While my Sinquefield Cup preview from earlier this year describes the achievements and chances of many of the London Classic competitors, there have been a few notable changes since then:
1. Fabiano Caruana is the top seed and clear number 2 in the world.
In the months since the Sinquefield Cup, Caruana’s rating has risen to 2823, within 17 points of Magnus Carlsen. This incredible progress is due to his Olympiad gold victory on the American team in Baku and his 2900+ performance at the chess.com Isle of Man International, where he tied for first with Pavel Eljanov.
2. Wesley So has set the pace of the Grand Chess Tour.
Because of his Sinquefield Cup victory, So is in the clear lead for the Grand Chess Tour. In fact, the only player who can pass So is his Olympiad teammate, Hikaru Nakamura, and they face off in the very first round.
So has been nearly invincible this year. His Sinquefield Cup victory is his strongest tournament victory to-date, and he won gold on both the American team and as the Top Board 3 at the Olympiad.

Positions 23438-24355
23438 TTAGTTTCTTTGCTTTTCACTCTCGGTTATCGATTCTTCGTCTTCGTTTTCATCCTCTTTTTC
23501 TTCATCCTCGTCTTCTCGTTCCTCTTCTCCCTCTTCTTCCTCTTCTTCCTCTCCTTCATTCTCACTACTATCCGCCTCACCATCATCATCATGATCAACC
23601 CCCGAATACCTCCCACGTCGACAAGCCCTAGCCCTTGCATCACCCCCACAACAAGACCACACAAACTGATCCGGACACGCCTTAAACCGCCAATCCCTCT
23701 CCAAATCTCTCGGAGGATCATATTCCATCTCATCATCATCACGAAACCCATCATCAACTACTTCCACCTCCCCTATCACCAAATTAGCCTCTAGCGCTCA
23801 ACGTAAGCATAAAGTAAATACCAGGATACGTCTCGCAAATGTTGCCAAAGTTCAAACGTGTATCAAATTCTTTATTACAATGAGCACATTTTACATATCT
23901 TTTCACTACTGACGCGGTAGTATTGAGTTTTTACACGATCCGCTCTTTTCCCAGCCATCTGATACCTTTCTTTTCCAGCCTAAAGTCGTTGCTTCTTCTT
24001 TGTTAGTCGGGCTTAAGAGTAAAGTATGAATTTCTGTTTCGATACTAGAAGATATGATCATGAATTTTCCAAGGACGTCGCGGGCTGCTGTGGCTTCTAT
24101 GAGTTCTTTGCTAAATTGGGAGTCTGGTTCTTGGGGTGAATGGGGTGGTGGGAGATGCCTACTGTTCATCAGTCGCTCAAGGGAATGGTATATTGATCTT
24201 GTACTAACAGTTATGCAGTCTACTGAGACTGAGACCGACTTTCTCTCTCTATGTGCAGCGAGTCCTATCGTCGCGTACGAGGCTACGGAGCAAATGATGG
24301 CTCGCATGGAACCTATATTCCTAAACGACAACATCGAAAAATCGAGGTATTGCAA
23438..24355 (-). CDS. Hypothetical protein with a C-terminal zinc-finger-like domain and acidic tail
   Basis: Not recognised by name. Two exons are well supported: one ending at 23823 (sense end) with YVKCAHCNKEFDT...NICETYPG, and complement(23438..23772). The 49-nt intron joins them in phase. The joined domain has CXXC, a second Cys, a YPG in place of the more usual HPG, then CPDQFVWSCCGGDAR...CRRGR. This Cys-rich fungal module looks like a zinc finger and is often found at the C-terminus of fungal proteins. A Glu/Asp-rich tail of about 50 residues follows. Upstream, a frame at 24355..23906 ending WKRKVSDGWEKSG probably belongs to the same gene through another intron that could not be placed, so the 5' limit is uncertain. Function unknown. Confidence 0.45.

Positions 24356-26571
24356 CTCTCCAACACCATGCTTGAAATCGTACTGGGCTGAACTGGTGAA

3. Vladimir Kramnik and Michael Adams will be joining the field.
Former World Champion Kramnik will add another 2800+ to the competition, giving the London Classic every player in the top ten except for Carlsen and Karjakin. Adams, who went undefeated last year, is another nice addition to the field.
4. There are more events to watch than the super-GM tournament.
The London Classic is part of an entire festival with many opportunities to view great games or even compete yourself:
- The British Knock-out Championship features eight grandmasters, including Nigel Short, Gawain Jones, and Luke McShane.
- The FIDE Open, Super Rapidplay, and Weekday Tournaments offer the chance for any player to join in the competitive atmosphere.
- Grandmaster Simuls will be given by Jon Speelman and John Nunn.